Archive for August, 2015

22nd Sunday in Ordinary Time, August 30, 2015

Monday, August 31st, 2015

Every day, from the moment we wake up to the moment we go to bed, we make countless decisions that speak of the priorities we have in life: what is important to us. Just look at attendance at this mass. Not only your attendance but also everything that you do here at church says something about your priorities. The time you arrive and the time you leave say something about your priorities. The effort you make to respond to the prayers and sing the songs says something about your priorities. The money you place in the collection basket says something about your priorities. Whether or not you take a bulletin says something about your priorities. And, yes, how much you are really listening to this homily says something about your priorities.

We all have priorities in life, and everybody’s priorities are different. God has priorities, too, but I wonder how similar our priorities are to God’s. In our gospel today, Jesus informs the Pharisees and scribes that to God the laws of ritual purity that they consider so important are actually of no importance at all.

Like the priorities of the Pharisees and scribes, our priorities are often out of proper order and sometimes just incorrect. Surely, God shares some of our priorities, such as concern for our health and well-being and the health and well-being of our loved ones. At the same time, I think God questions the importance that we give to popularity and social standing, wealth and material things, as well as the importance we do not give to peaceful solutions to conflict, justice for the poor and the oppressed, understanding of those who are different from us, support of the church community, or a deeper relationship with God.

In the Lord’s Prayer—the prayer that we repeat at every mass and the prayer that we will recite together at this mass—we say, “Thy will be done on earth as it is in heaven.” Those words will come true only if we make God’s priorities our priorities.

see Mark 7:1-8, 14-15, 21-23

By: Rev. Gregory Kimm

19th Sunday in Ordinary Time, August 9, 2015

Sunday, August 9th, 2015

Bill Gates will not give you $5,000.

Those of us who regularly receive e-mail have inevitably received messages forwarded from well-meaning friends and relatives with all kinds of seemingly valuable information, including shocking secret news stories, life-saving safety tips, and ways to get something for nothing. But much of this information is false—an internet hoax. That’s why it’s important to verify information before believing it. And how do we do that? By going on to the internet. Ironic, I know.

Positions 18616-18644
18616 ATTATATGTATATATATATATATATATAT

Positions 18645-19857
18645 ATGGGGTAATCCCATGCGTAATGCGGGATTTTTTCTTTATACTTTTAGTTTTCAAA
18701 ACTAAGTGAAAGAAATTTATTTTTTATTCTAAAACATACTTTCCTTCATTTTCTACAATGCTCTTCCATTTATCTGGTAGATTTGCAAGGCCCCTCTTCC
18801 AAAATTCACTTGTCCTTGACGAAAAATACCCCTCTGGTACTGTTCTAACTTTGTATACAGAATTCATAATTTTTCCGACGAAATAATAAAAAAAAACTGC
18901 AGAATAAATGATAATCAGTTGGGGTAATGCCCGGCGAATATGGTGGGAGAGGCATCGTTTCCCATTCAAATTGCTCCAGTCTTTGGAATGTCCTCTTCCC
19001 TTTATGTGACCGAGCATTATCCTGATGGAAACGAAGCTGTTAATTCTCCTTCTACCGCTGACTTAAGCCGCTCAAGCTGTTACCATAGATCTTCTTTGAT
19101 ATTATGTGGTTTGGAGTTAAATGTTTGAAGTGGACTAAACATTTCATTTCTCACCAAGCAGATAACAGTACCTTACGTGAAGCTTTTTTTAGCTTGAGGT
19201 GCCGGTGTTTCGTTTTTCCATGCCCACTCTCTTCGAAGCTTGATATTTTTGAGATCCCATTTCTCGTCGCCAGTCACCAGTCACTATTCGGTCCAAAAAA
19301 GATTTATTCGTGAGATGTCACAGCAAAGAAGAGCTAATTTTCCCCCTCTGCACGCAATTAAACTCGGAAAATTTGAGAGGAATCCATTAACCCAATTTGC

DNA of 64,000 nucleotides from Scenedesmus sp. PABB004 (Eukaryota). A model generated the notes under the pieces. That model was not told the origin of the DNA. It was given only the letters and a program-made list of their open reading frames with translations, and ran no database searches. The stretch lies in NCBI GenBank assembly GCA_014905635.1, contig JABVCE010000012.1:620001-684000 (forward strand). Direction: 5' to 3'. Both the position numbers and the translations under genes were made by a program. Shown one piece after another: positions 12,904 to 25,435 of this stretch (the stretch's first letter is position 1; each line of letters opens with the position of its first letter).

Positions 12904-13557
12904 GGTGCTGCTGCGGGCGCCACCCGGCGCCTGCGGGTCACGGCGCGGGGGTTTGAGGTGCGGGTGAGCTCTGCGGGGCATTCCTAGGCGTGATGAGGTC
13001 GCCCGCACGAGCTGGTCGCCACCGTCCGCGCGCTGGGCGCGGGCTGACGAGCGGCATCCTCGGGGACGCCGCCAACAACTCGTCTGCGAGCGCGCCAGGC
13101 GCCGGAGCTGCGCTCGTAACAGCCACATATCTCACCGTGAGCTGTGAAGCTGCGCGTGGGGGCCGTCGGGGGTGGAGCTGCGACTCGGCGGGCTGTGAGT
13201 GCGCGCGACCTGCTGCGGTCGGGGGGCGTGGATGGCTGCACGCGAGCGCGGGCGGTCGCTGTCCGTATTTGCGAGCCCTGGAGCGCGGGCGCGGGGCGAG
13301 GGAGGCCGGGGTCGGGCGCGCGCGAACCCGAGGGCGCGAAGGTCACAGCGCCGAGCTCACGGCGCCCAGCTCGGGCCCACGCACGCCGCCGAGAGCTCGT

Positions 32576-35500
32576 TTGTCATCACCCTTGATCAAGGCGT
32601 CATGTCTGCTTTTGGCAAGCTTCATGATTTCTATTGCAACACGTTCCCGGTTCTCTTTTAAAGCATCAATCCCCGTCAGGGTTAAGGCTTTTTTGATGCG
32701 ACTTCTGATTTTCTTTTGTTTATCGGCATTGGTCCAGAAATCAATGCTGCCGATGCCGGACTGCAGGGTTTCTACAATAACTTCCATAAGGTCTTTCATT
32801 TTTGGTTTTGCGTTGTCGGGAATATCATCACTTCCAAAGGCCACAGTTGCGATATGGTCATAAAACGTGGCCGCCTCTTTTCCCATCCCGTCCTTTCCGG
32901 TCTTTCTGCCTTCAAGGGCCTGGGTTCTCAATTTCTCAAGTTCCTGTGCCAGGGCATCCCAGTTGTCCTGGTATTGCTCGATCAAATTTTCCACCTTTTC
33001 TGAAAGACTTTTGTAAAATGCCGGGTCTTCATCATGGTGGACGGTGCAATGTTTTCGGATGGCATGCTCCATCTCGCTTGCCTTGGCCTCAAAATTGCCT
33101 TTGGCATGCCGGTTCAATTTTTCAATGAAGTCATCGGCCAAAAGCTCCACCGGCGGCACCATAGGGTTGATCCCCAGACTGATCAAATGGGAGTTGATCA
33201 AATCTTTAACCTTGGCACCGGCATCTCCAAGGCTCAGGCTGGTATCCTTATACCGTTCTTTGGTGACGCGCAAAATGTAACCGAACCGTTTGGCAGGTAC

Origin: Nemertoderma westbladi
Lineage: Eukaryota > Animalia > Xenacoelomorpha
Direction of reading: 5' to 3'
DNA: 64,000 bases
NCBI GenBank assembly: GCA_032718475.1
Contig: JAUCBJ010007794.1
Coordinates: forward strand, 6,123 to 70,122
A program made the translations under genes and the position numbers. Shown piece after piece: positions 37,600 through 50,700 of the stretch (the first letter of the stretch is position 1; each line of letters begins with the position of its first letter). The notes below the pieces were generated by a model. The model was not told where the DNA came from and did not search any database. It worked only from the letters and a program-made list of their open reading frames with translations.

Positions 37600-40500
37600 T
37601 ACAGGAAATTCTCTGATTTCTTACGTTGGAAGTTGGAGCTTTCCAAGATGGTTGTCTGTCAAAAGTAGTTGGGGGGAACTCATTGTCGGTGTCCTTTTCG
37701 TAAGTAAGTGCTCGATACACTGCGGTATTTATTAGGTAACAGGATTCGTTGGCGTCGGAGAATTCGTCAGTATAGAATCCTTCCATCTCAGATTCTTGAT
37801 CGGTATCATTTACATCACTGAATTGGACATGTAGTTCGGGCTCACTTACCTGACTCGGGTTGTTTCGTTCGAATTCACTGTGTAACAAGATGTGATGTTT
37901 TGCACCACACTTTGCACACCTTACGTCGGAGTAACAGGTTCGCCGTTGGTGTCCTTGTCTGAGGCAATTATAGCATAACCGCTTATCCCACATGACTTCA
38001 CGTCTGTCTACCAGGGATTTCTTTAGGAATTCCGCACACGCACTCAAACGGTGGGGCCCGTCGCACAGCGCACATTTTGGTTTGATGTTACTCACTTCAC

In our gospel reading, Jesus claims to be “the bread that came down from heaven.” But his listeners think they have detected a hoax. They know his parents and his origins, and this man most definitely did not drop out of the sky.

I hope that people don’t think we’re trying to pull off a hoax when we claim to be Jesus’ followers. The way to avoid that suspicion, of course, is by actually living the way Jesus’ followers are supposed to live: by welcoming strangers; by being a friend to those who have been rejected; by making peace with enemies; by serving generously those who are in need; by placing God’s priorities above our own or those of the world.

Jesus’ listeners could not verify his claim to be heavenly bread; they could do that, just as we can, only with faith. The people around us don’t need faith to verify that we are Christians; they should be able to do that just by getting to know us.

see John 6:41-51

By: Rev. Gregory Kimm

18th Sunday in Ordinary Time, August 2, 2015

Saturday, August 8th, 2015

“Always be yourself” is generally good advice, but it’s difficult to follow, especially if you seem different from other people. It takes courage to stand out from the crowd, and you have to be willing to live with possible disapproval or rejection. I should know. I was the child who preferred to sit in a corner and read a book rather than play outside with the other children. Later, when I was teenager, I was studious, unathletic, and interested in strange subjects, like Chinese history and the Catholic religion. Even as a priest, I often find that some of my views are not shared by other members of the clergy. Still, I strive to be who I am, and I continue to encourage others to be who they are, in spite of any pressure to be somebody else.

But isn’t somebody else exactly who St. Paul is telling us to be in our second reading, when he says, “put away the old self . . . and put on the new self”?

Well, in a way. What we all have to realize is that as much as we should value who we are as individuals, with our unique personalities and backgrounds, gifts and talents, there are certain things about us that are not helpful in our relationships with God and with others, things like selfishness, materialism, prejudice, a judgmental attitude. While things like these may be part of who we are, they are not things of which we should be proud and we should do everything we can to be rid of them.

Putting away the old self and putting on the new self is a lifelong process, not something that can be done overnight—and we can’t do it by ourselves. Fortunately, we have the support of God’s grace and the strength that comes to us from receiving the “true bread from heaven,” the body of Christ. At the end of the process, which most likely will be in heaven, we will discover that the “new selves” we have become are not really new but the most authentic versions of who we are, the persons God intended us to be from the moment our lives began.

see Ephesians 4:17, 20-24; John 6:24-35

By: Rev. Gregory Kimm